Llama antibody makes rice a weapon against rotavirus
ROTAVIRUSES are one of the leading causes of severe diarrhoea in children across the world. According to WHO estimates, 527,000 children under five, most of them from low-income countries, die of rotavirus infections annually. At present, live vaccines are available to combat the virus. However, there have been some reports of infections induced from vaccines. At a time when vaccines are turning against unsuspecting patients, scientists from Tokyo Uni versity have turned to rice for a solution.
They have tweaked the genes of a rice variety to make it produce antibodies against rotavirus. The antibody is found naturally in llamas, which are resistant to rotavirus. Researchers engineered the rice , dubbed as MucoRice ARP1, by introducing rotavirus antibody gene from llamas in rice genome. They tested their newly-developed rice variety on both normal and immune deficient mice. “It markedly decreased the viral load in immunocompetent and immunodeficient mice,” report the scientists in their study published on August 8, 2013 in the Journal of Clinical Investigation.
The antibody was found to work fine even after year-long storage and heat treatment at 94°C for 30 minutes.
The researchers say the present study markedly extends the potential of rice plants into an antibody production system and can form the basis for orally administered medicine against rotavirus infections. “MucoRice-ARP1 rice powder or rice water offer what we believe are novel approaches to the prevention and treatment of rotavirusinduced diarrhoea. It may be used to reduce the medical and economic burden in both developed and developing countries,” the study notes.
The researchers observe that vaccines have poor effect on immunocompromised individuals and usage of live vaccines could sometimes backfire.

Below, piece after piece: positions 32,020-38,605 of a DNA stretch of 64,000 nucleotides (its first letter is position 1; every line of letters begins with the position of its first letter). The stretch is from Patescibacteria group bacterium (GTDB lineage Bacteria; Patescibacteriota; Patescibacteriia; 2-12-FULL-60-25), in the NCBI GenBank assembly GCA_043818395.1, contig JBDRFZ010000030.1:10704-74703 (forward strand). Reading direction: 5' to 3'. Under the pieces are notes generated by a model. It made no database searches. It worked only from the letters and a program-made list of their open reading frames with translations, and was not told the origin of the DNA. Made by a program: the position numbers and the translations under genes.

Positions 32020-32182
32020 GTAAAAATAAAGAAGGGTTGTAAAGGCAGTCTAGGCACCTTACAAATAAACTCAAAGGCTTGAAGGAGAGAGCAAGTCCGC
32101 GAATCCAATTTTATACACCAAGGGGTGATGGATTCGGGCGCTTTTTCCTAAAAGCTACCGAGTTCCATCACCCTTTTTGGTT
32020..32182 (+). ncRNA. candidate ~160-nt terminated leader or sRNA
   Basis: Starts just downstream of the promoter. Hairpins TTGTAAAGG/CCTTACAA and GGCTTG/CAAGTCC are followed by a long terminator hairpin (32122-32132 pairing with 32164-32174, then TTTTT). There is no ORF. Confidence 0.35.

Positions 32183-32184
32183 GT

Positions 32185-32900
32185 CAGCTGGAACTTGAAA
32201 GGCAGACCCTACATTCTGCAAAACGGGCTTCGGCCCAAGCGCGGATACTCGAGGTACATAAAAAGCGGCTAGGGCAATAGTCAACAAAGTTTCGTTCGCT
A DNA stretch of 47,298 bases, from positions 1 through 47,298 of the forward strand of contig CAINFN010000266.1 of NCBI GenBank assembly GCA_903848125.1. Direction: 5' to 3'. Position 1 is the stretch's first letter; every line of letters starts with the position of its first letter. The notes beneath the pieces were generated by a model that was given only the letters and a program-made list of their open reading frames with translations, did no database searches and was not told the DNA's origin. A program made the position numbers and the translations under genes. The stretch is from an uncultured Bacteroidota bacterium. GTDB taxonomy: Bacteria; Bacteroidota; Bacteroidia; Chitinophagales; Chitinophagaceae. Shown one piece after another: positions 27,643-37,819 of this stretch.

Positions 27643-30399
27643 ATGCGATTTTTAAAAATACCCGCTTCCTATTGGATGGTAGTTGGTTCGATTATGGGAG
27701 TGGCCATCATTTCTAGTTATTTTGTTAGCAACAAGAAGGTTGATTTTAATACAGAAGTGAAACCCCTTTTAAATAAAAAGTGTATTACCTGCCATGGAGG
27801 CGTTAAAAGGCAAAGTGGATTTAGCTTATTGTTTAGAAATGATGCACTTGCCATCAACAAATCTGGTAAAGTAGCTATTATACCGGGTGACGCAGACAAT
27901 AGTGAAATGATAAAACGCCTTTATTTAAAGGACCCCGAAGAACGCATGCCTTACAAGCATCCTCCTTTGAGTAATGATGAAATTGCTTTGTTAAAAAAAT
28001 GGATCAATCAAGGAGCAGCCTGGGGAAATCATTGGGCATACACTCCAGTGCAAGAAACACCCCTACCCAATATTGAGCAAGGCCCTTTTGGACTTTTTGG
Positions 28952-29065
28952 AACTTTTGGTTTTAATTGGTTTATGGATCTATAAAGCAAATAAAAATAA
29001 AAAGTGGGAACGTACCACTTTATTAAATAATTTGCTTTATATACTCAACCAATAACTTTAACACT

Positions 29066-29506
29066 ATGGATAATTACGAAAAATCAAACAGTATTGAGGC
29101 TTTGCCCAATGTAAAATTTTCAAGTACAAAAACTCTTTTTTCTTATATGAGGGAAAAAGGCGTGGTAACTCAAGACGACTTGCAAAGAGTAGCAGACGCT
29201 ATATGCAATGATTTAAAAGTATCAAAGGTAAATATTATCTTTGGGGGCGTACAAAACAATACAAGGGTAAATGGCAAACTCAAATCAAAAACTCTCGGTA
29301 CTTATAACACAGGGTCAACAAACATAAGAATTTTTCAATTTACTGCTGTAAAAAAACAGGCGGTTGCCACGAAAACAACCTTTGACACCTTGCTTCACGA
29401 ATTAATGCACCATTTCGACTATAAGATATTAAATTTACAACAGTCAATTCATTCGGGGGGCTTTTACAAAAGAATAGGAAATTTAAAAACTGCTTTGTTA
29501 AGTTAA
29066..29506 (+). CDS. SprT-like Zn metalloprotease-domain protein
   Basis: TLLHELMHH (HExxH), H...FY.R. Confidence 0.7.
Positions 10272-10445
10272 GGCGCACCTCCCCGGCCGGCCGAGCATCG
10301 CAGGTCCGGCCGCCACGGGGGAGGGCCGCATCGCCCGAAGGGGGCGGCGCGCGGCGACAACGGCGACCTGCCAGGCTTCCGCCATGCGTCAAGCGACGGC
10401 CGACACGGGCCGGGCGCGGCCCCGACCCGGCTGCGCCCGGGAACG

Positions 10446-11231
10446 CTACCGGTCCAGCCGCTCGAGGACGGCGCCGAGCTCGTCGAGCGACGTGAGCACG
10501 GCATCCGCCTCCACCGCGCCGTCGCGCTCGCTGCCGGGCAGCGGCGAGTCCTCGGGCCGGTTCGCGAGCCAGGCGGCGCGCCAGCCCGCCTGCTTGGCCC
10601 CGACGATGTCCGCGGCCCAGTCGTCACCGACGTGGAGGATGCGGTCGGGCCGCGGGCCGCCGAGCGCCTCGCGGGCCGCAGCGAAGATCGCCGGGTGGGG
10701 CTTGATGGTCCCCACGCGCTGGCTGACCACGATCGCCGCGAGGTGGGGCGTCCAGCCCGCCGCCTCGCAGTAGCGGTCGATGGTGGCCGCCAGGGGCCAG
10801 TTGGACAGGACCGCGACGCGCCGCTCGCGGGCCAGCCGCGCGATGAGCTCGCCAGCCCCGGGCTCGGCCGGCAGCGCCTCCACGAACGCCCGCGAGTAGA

Hence they regard passive immunotherapy (antibodies) as the only available intervention that can offer protection. Though oral administration of antibodies works well as both prevention and therapy in individuals with rotavirus induced diarrhoea, the production and purification of antibodies is a costly proposition, say the researchers.
P Suresh Kumar, senior scientist at the National Institute of Abiotic Stress Management in Pune says, “Rice being the major staple crop among Indians, the result is highly relevant and encouraging for scientists and policy makers to develop rice strains that bear rotavirus antibody to act against diarrhoea.”
“The important aspect of plantbased antibody system is that large amounts of antibodies can be produced at a low cost. In contrast with previous systems, there is no need for purification for this transgenic rice,” says Kumar. “As MucoRice-ARP1 originates from edible rice seeds, the obtained rice powder can be directly used as an ingredient in a broad range of nutraceuticals.”
Kumar informs that unlike antibody producing tobacco leaves and tomatoes, which require storage under low temperature, antibody-producing cereals such as rice and wheat as well as pea seeds can be stored at room temperature.
It remains to be seen if the genetically modified rice is safe or not.
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